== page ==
Teamsters File Charges Against Billionaire Catsimatidis’ Oil Company at National Labor Board
Union charges United Metro Energy with multiple violations of labor law amid 44-day strike
Teamsters Local 553 has filed charges at the National Labor Relations Board against United Metro Energy Corp., owned by billionaire John Catsimatidis, alleging that the company illegally fired, threatened, and retaliated against striking essential workers at the company’s Brooklyn oil terminal.
The charges, filed on May 27th, outline a pattern of anti-union actions against workers that are illegal under the National Labor Relations Act. The charges allege that the company:
Improperly hired replacement workers to permanently replace striking workers, starting with union activists, in order to discourage union membership.
Threatened workers with the termination of their health coverage for striking or honoring the picket line.
Threatened to subcontract out the work performed by union workers.
Made statements that displayed an illegal anti-union animus.
Illegally bargained in bad faith.
Workers have been on strike since April 19th.
“These essential workers, most of them immigrants and breadwinners for their families, worked through the pandemic and they deserve better than illegal intimidation. They deserve fair pay and benefits,” said Demos P. Demopoulos, Secretary-Treasurer of Teamsters Local 553. “We demand that the government hold the company accountable for violating these workers’ rights.”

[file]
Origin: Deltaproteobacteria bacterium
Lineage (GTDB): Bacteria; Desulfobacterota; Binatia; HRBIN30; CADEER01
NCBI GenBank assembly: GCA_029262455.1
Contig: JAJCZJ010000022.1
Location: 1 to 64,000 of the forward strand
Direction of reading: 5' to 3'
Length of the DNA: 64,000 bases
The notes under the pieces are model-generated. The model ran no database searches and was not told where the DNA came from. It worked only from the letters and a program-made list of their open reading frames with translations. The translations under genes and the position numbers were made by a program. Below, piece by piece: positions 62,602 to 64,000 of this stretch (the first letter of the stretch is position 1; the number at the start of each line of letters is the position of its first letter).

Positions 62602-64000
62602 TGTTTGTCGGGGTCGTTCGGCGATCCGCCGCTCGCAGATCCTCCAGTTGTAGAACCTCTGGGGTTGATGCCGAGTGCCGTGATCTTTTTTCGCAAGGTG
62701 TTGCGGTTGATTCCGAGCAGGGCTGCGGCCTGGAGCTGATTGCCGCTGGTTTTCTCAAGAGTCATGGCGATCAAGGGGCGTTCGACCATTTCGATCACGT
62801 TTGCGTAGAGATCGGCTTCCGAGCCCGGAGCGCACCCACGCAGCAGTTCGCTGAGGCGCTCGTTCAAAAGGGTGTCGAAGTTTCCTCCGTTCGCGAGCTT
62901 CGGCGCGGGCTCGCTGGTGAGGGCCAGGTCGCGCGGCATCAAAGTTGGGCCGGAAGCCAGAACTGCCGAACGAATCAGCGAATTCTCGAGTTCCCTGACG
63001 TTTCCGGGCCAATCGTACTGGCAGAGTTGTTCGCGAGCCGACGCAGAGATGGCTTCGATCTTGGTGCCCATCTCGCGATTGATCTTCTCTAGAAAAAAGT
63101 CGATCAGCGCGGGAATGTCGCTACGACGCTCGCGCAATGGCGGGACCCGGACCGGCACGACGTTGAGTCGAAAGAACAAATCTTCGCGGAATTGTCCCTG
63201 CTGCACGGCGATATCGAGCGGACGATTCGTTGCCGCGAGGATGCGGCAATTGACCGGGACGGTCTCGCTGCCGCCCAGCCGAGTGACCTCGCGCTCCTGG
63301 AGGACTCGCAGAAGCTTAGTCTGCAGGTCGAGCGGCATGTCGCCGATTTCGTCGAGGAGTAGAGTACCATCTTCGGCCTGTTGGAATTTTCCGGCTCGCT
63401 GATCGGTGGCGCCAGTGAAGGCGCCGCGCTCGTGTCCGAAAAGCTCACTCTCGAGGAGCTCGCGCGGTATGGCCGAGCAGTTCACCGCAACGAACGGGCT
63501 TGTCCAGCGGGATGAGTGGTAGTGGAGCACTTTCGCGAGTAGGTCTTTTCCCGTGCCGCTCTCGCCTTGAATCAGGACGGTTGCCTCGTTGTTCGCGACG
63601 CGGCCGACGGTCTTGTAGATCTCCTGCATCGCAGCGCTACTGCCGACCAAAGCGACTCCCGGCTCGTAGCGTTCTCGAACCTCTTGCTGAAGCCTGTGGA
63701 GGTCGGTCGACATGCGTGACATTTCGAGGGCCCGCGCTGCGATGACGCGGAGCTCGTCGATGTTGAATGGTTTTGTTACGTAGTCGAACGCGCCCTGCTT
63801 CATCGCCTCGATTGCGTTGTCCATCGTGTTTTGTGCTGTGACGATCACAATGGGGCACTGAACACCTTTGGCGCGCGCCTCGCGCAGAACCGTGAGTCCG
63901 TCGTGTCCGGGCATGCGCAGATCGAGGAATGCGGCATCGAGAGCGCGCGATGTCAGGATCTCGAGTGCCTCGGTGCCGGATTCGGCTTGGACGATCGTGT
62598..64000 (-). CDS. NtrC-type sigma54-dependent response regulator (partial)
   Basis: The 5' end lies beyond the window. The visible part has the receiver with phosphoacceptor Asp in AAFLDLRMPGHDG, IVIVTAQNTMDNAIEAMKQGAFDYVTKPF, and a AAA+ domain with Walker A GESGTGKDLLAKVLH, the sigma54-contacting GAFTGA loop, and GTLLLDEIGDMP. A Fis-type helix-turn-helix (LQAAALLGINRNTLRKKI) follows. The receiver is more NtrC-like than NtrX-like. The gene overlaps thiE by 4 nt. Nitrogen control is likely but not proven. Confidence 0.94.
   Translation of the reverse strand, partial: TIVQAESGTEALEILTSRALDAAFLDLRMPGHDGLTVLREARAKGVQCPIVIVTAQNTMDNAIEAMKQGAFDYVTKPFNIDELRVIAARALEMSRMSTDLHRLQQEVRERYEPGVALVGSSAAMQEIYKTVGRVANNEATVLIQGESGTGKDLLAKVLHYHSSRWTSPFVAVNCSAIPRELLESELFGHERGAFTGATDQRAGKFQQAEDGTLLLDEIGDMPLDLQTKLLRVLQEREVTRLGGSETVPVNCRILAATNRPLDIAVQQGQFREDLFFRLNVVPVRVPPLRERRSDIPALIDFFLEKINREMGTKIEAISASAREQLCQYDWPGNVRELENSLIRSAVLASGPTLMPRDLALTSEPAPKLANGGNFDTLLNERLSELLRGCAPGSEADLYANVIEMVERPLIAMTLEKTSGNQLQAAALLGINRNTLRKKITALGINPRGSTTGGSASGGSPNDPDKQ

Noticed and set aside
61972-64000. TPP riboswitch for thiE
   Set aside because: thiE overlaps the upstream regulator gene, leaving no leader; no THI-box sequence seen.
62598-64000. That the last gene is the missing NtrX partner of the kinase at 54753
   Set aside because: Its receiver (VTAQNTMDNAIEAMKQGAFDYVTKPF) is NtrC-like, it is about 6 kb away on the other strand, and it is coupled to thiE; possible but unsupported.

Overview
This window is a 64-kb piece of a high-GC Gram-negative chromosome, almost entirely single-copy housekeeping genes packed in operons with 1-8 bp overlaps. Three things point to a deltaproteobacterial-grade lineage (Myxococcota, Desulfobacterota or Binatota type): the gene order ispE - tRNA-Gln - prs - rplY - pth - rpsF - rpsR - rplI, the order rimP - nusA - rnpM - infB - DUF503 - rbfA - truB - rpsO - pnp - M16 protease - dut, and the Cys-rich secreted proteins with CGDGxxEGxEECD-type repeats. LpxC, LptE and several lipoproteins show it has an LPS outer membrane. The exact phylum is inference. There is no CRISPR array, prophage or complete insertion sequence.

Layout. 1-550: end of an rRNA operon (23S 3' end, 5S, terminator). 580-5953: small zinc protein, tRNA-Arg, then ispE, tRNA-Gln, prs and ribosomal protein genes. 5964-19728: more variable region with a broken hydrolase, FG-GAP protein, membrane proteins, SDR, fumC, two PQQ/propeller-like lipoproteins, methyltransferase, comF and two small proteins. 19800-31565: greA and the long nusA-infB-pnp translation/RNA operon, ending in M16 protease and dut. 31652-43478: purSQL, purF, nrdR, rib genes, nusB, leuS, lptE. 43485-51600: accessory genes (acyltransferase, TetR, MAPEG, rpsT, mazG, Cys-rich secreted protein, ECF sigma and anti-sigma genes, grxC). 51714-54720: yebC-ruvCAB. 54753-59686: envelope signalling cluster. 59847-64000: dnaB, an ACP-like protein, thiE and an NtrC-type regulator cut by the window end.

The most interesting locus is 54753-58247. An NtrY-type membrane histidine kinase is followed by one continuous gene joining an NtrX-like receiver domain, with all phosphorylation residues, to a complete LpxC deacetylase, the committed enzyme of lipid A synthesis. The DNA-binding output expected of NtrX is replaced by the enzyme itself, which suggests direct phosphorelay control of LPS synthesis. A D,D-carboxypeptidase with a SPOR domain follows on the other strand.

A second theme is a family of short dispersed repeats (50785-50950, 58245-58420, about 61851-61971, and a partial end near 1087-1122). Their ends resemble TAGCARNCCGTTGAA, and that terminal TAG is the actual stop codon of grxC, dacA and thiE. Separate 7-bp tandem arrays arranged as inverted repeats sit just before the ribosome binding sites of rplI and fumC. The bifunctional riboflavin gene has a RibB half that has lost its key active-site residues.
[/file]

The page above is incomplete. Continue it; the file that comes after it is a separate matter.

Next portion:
United Metro Energy workers have provided gasoline, diesel, and heating oil to New York throughout the pandemic, but are paid much less than workers at other city oil companies and receive poor medical and retirement benefits.
“I went on strike for a better future for my family, and on the first day of the strike I got a letter saying I was fired,” said Andre Soleyn, a Terminal Operator at United Metro Energy. “It’s no mystery why they fired me first, because I was the leader of the union organizing campaign. It turns out that we were essential enough to report to work through the pandemic, but not essential enough to keep our jobs when we asked for a raise.”
UMEC terminal workers, fleet mechanics, and service technicians voted to join Teamsters Local 553 in February 2019, but the company has dragged out negotiations for a first contract.
The United Metro Energy oil terminal distributes heating oil to New York City schools, hospitals, and the MTA, as well as fuel to area gas stations.